I’m hoping there’ll be a chance to cover this on Monday since we didn’t get to it last week. This is one of the key missing pieces for me in terms of scaling training.
Part 2 Lesson 12 wiki
No worries! I’m always amazed by how much we cover, and that there’s the chance to ask questions and interact along the way. I’m also very grateful for all of the help you’ve provided. I’m sad the course is ending, although I’ve got a page worth of possible projects that should keep me busy until next year.
There was a paper at ICLR which talked about GAN convergence, and said that if you normalize the weights by dividing by the spectral norm, it converged a lot better.
I’ve tried this with 0.4  installed using conda install, and it still fails. Jeremy must have been compiling from source when he was experimenting with 0.4, so is it possible that the inplace worked for him because of that  that the code was specifically compiled for his GPU?
Interesting. I still haven’t gotten to updating to 0.4, so thanks for the heads up.
I’ll definitely share the update as soon as I’m done. I’m currently stretching a lot at work and not finding much time. Sorry for the delay.
In the meantime I can share a new thing I came across
It can help us learn and create at the same time. You can play around and share something new you come up with.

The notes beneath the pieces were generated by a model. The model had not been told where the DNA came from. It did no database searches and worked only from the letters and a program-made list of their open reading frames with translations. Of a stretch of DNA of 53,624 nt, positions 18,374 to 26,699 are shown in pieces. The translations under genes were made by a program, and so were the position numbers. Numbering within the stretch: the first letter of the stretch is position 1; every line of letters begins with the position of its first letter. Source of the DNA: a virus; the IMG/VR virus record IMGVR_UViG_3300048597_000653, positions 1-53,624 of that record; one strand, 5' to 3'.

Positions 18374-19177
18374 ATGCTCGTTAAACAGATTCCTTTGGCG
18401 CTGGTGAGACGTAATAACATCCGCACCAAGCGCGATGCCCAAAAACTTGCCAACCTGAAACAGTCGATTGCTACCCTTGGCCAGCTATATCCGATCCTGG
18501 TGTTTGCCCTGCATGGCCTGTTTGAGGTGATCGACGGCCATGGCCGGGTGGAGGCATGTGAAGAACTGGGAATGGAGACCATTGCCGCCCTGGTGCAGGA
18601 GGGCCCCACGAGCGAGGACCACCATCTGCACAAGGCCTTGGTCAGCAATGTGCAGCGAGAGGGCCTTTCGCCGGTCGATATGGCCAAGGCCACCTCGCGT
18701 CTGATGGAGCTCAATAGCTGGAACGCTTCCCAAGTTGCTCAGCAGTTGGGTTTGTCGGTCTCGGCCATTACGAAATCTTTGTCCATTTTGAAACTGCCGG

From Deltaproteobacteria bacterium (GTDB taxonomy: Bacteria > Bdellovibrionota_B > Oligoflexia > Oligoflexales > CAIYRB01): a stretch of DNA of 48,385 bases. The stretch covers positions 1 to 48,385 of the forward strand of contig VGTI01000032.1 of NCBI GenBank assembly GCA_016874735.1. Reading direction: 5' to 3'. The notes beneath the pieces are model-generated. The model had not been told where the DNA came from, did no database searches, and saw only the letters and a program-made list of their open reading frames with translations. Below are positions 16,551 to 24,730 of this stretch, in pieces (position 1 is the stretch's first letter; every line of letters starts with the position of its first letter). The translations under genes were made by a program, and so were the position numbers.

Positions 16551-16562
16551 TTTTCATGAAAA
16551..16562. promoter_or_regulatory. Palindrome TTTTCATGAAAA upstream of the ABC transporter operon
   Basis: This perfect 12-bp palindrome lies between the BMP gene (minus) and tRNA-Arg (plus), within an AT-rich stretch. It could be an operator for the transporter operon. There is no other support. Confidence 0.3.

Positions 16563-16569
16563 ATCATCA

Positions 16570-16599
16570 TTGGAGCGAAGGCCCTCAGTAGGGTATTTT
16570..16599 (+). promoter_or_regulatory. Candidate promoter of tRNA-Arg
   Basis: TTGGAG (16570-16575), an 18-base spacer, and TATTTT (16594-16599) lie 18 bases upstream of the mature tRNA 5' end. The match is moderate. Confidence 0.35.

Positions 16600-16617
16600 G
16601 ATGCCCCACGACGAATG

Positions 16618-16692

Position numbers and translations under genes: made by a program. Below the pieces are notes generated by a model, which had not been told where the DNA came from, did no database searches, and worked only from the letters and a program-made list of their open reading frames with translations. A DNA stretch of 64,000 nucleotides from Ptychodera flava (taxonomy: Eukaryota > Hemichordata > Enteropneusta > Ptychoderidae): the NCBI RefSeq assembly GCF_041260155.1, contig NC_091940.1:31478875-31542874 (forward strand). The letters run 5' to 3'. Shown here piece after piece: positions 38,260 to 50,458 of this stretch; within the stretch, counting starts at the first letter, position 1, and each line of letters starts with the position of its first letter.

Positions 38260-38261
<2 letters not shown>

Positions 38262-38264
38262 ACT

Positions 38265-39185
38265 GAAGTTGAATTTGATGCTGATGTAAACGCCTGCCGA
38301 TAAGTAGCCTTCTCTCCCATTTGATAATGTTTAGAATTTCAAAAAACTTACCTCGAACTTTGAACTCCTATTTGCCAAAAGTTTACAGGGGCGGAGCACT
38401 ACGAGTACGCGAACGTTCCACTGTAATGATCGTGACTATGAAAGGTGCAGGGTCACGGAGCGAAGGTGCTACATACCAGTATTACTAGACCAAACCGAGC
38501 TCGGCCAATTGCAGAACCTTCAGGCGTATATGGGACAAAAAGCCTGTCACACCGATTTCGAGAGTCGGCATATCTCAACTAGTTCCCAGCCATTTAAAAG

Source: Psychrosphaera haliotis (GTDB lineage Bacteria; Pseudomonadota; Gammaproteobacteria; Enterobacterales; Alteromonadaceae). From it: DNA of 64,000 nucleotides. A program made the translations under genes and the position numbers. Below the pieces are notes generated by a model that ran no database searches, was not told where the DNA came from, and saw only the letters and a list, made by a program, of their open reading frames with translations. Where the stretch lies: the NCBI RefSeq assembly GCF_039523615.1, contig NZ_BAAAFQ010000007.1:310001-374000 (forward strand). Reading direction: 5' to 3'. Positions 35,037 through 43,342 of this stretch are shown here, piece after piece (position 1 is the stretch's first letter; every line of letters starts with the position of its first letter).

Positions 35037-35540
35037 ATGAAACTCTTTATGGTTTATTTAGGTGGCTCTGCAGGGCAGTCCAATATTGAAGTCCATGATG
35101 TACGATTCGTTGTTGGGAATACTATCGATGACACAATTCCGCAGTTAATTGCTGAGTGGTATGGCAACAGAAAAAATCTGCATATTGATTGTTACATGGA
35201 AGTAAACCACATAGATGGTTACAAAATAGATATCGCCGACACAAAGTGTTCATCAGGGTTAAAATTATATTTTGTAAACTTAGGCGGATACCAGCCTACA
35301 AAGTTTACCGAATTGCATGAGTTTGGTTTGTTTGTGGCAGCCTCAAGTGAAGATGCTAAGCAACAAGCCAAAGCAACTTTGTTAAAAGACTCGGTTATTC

Yeah… I’ve seen that.
It looks really nice, visually.
Unfortunately it’s only for images and raw vector data, so you’d need python to do preprocessing on data to begin with and I’m not convinced losing pytorch, in addition to not being able to use your own hardware would be worth it putting everything else aside.
Looks great for beginners wanting to do deep learning for images though!
Yep, which also means we have to be careful to denormalize our generated data accordingly.
I also tried to find the reason why using tanh instead of sigmoid, but no success yet (the DCGAN paper you refer to just mention that bounded activations are better, but it’s also the case if we use the sigmoid which is bounded between 0 and 1).
The only reason I can think of is that it works better experimentally on some dataset, maybe because the activations are close to zero, which means that the sigmoid will get saturated, which won’t be the case for tanh as it is define between 1 and 1.
Is there any particular reason why dropout is not used in the Darknet notebook? The training loss is significantly lower than the validation loss at the end, so I would expect dropout to help…
More generally, are there cases where dropout shouldn’t be used? I thought that if we take a network without dropout, make each layer x% wider, then add 1/(1+x%) dropout probability, we should get better results. Is this true?
Thanks!
My intuition would be, because batchnorm is used, and it requires some additional work to make it work together.
But people had some success using dropout with batchnorm on Cifar10
This is a paper discusing it:
Understanding the Disharmony between Dropout and Batch Normalization by Variance Shift
As @jeremy said, there is a room for experimentation in deep learning
I am trying to understand cycle gan, and reading the source code. I dont understand why their generator model has so many of these layers (see bottom) compare to the one we got in wgan. I also couldn’t find things about this on their paper. Does anyone know??
Input size is one factor from the loop, but the layers are more than I would expect.
ref:
ResnetBlock(
(conv_block): Sequential(